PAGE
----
- Bible Reading: Luke 13:1-9, 31-35
- Free Resource: Bringing It Home (Cross+Gen Worship – NL)
- Lenten Theme (February 17—April 2): Journey to the Cross
- The Point: Suffering is not always caused by our sin, but everyone should repent.
Heading to Jerusalem
In the reading on Ash Wednesday (Luke 9:51-62), we heard that Jesus “set his face to go to Jerusalem” (Luke 9:51). That is the context of all the lectionary readings from now through Palm Sunday and continuing to the cross on Good Friday. Last week, we heard of a lawyer, a merciful Samaritan, and of a conflict between two of Jesus’ disciples (Martha and Mary). Now it seems that we really get into some Lenten themes: suffering and repentance.
So, it is on his journey to Jerusalem that some people told Jesus about a horrifying event: The Roman governor of the region had (ordered) the murder of multiple Galileans while they were making a sacrifice in the temple. To add an extra layer of extreme sacrilege to the crime, the blood of these murder victims was mixed in with the blood of the sacrifice they had been making. Not only did those who were murdered suffer, but all whom this sacrilege affected.
But Jesus addressed a question that was not recorded by Luke. Did those Galileans bring this about with their own sins? It’s a reasonable question, at least somewhat. The Bible is filled with stories of people suffering under God’s wrath. However, the unqualified answer is, “No.” Or, rather, a “No, but.”
Jesus offers a little bit of a non sequitur, or at least a foreshortening of a logical train of thought. It is almost as his response is, “Their deaths are not from their sin. But, as long as we are on the subject of sin, everyone needs to repent so they don’t die.” Jesus even pulls in another example of grisly death, people caught in a collapsing tower. This warrants the same answer, “No, but repent!”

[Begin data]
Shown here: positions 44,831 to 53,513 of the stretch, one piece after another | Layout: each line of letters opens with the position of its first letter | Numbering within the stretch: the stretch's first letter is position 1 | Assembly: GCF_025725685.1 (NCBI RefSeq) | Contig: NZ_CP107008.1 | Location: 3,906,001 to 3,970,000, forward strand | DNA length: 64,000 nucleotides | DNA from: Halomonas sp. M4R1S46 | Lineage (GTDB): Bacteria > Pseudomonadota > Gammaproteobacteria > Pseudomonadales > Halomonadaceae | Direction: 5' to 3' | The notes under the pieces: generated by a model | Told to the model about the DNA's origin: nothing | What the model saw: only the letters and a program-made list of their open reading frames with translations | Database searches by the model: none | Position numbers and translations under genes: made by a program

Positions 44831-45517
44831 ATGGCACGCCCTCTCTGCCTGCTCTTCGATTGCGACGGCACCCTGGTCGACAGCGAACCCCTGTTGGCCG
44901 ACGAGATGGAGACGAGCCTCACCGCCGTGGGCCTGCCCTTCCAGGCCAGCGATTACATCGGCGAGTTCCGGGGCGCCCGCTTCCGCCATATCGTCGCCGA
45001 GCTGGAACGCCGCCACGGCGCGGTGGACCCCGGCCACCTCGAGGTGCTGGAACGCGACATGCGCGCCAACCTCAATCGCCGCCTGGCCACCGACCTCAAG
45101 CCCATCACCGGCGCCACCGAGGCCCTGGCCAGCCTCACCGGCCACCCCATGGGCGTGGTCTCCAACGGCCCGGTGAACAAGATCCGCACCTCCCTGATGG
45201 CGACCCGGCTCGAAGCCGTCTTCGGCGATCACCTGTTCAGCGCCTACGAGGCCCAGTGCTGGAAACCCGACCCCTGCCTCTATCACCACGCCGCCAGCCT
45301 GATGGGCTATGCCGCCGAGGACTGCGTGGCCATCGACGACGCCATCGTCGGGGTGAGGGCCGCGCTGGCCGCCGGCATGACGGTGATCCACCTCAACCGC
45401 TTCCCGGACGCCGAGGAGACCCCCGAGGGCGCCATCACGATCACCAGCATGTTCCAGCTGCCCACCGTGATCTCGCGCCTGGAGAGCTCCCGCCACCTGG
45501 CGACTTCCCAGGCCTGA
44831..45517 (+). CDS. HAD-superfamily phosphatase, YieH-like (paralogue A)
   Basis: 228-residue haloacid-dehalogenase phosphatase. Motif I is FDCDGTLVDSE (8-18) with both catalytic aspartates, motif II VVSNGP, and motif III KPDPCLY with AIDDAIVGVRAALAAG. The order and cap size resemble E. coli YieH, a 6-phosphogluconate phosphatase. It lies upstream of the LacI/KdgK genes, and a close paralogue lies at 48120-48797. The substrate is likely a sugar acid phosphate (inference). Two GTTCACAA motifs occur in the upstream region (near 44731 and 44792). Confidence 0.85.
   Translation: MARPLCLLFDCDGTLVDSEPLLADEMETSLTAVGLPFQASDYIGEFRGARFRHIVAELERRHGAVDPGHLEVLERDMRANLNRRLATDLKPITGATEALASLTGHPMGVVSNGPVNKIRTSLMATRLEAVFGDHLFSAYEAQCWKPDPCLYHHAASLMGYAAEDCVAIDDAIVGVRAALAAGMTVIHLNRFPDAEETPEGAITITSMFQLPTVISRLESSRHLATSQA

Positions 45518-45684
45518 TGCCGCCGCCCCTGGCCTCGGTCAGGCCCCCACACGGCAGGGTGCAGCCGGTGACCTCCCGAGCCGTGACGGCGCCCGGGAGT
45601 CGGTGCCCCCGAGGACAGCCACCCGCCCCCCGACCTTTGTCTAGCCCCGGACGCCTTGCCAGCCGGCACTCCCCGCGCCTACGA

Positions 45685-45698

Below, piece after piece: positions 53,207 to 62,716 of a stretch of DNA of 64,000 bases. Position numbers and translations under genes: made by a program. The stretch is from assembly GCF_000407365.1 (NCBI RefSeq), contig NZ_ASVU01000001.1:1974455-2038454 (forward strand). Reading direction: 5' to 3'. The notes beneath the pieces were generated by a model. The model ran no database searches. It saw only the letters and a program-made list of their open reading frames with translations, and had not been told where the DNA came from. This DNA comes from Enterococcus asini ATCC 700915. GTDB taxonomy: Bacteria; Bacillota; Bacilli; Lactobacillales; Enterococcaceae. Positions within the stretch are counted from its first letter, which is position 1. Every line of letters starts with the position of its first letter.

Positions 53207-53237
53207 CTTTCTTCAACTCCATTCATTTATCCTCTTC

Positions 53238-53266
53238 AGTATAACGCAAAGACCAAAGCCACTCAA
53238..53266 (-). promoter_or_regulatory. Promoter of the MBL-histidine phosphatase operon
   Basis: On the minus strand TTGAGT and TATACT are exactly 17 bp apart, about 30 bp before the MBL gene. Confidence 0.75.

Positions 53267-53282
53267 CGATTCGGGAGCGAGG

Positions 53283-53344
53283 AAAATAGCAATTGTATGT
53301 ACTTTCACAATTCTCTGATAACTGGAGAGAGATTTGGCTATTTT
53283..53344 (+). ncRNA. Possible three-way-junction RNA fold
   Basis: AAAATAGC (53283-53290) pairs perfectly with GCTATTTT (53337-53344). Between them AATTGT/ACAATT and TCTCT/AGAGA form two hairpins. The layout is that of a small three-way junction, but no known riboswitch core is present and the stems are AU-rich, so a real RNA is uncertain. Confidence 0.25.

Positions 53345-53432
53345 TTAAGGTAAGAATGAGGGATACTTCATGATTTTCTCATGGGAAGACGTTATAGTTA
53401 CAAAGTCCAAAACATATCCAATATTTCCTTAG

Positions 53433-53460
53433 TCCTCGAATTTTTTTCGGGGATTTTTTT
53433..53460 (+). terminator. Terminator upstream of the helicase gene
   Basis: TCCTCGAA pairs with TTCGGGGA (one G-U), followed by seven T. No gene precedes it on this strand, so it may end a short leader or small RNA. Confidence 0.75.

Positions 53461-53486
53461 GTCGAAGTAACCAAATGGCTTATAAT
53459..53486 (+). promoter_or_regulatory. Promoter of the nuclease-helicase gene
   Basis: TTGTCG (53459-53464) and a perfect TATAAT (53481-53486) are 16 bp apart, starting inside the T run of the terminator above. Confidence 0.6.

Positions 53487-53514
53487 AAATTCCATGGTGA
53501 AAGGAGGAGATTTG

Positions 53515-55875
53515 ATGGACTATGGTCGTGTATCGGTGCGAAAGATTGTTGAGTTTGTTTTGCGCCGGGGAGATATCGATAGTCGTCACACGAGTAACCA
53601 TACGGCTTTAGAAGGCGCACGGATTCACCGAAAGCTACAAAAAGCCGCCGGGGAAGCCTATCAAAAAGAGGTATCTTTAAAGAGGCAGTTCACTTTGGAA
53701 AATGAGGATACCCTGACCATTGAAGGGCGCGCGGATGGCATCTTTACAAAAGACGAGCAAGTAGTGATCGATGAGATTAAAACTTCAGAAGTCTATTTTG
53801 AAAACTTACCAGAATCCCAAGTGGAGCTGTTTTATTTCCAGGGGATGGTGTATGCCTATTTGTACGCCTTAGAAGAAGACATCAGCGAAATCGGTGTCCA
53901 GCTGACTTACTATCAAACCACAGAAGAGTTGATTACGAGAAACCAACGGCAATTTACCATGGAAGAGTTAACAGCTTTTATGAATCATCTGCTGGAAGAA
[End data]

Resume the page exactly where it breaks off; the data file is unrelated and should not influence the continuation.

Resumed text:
Metanoia: Change of Mind
The Greek word used for repentance is metanoia. This concept is not the same as feeling guilty or apologizing, though those might accompany repentance. The term means to turn around mentally, to change your mind. When we repent, we stop going down our own path and instead start walking on God’s path. The path that Jesus is taking toward Jerusalem, the cross, and (eventually) the resurrection.
From Here to There
The way I understand this is that metanoia is about more than one action or even one habit. It is about your whole self, your whole life. But it’s all well and good to talk about changing your mind and walking a new path, but what does this mean in real life?
Thoughts and Actions
I am in no way a psychologist, but this holistic view of repentance reminds me of cognitive behavioral therapy. In the model of CBT (as I understand it) psychological problems originate as harmful thought patterns which lead to negative behaviors. The behaviors can become habitual and influence or reinforce the harmful thought patterns. The goal of this therapy is to change one’s mind, not just in coming to a different opinion, but literally. That sounds like metanoia. In CBT, how is this accomplished? By changing our behavior. Not all at once, but by catching yourself in the negative thoughts or behaviors and interrupting them. Change is accomplished one thought, one action at a time.
Sin and Repentance
What does this have to do with repentance? One overly simplistic way to look at sin (the nature, not the individual actions) is as negative thought processes. Our minds are structured in a way that is not God’s way. Therefore, we behave in a way that is not God’s way. Our way of thinking and behaving is ultimately harmful to ourselves and others. Our way is the way of death, while God’s way is the way of life. Just as someone cannot will themselves out of depression, anxiety, or other diseases of the mind, we cannot just will ourselves into God’s way of thinking. Change—repentance—is accomplished one thought, one action at a time. We can call these actions faith practices.
God’s love for us does not depend on our state of mind or the resulting actions. God’s love is unconditional. But God’s love means that God is not content in letting us suffer in our harmful thoughts and behaviors. The Holy Spirit aids us in this journey as we daily work of repentance to change our minds.
This week, we are providing a set of three at-home challenges from our Living the Word: Cross+Gen Worship guide. These can be done by individuals and families.
Gregory Rawn (Publisher)
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